F Guitar Chord – Check Your Degree Of Readiness With It

Are you also struggling with  F chord?

Do you want to know how much is really necessary?

Do you ask yourself if there is a way you can avoid it?

If so, I am with you completely, and in fact, remember my own struggle with this chord more than 27 years ago.

Throughout my years as a guitar teacher, I met quite a few students who, even before they started playing,
had already heard of the F chord.

what’s the big deal about it?

The goal of this article is that you will end up more optimistic and with practical tools for playing the F chord
so you will enjoy playing your guitar with maximum results and minimum effort.

The features of the F guitar chord

Unlike most other guitar chords, the full F chord requires your index finger to hold down
more than one string with only one finger.

The second thing is that you need to use all four fingers, unlike others chords with 2-3 fingers.

The third thing is that the is spread over the first three frets of the guitar which are wider than the
following frets of the guitar and requires each of your fingers enough flexibility to stretch and
reach in a comfortable and precise way to its place.

4 types of chords to identify the readiness level of your left-hand strength


Each of the chords in music is based on three selected notes from the music scale associated with each chord.

Since I want this article to be the most practical for you and not to go deeper into the theory of music,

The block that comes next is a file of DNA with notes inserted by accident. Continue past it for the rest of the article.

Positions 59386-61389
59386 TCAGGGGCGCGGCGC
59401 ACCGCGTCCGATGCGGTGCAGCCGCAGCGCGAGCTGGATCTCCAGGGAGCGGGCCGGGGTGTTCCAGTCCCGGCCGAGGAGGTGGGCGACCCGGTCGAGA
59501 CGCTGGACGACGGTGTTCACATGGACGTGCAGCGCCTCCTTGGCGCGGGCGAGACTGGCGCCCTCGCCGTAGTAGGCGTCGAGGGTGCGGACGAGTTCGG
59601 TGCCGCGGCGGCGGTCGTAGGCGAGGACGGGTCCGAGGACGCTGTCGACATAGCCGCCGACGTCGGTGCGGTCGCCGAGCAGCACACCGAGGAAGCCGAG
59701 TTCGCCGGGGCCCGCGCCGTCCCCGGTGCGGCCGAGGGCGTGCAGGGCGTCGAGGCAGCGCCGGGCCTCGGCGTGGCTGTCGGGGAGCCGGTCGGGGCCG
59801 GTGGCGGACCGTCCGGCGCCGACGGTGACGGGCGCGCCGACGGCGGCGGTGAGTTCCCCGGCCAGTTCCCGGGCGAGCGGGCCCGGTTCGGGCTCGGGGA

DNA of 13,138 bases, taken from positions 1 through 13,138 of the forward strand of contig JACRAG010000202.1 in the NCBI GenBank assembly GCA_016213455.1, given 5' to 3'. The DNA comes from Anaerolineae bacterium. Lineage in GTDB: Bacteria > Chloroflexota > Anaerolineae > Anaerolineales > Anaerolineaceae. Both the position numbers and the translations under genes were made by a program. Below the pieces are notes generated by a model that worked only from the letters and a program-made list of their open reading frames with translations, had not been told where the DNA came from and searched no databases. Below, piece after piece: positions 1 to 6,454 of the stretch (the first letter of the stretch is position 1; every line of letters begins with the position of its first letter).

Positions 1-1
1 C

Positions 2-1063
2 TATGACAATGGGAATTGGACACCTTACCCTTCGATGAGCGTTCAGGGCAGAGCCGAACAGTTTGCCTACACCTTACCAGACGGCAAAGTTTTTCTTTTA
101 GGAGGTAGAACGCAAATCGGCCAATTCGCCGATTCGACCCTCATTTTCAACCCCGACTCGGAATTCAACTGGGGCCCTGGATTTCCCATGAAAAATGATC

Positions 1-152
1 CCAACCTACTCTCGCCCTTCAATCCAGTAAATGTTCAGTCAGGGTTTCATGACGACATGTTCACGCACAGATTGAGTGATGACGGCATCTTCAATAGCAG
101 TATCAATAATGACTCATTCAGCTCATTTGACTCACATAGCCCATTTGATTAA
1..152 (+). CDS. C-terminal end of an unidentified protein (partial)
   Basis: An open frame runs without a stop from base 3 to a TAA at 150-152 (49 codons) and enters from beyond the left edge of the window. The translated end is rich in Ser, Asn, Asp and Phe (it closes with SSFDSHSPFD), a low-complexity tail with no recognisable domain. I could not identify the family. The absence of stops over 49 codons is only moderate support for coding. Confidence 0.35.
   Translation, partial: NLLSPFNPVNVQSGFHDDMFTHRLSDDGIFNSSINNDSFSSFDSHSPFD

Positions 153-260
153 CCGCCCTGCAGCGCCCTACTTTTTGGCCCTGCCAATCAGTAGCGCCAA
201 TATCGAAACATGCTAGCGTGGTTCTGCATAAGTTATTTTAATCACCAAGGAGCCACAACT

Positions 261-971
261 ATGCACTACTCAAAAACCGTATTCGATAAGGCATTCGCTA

I choose to tell you only that these notes in the F chord are: F, A, C.
In each chord, each of these three sounds can appear more than once and at different pitches.

These 4 types of F guitar chord make it easy to tap depending on your playing level:


The rare  F chord

This chord shape includes only the 3 core notes of the chord and you press them down with fingers 1, 2 and 3.

Who is it for?

  • Children up to age 8.
  • If you play the guitar less than a month.
  • If you play a small guitar in relation to your size.
    For example, if you are an adult playing a half-sized guitar, your fingers will be too compressed to play a full F chord, so to gain position, this chord shape can be correct and convenient for you.
  • If you need to play a melodic line on the first string (the lowest string ) in the first four frets using the little finger.
How to play this chord shape?
  • Press down each note with the tip of your finger rather than on the sides of your fingertip.
  • Flatten your finger a little so that it mutes the first open string underneath it.

The medium F guitar chord

You play it when your finger 1 barres the string 1 and 2 in the first fret.
If you have experienced the previous chord for about a month and also got used to flattening finger 1  a little
to block the string underneath it, this shape is a natural progression where you hold down a finger to a finite state.

Who is it for?

For those who are already comfortable with the previous chord and press it strong enough
that there is no buzzing sound and it controls the muting of the 1st string with a 1 finger.

How to play this chord shape?
  • Loosen the wrist.
  • Move your left-hand elbow towards your ribs/body, it will help your finger 3 rise up to string 4.
    This is a guiding principle for all of the following forms of F.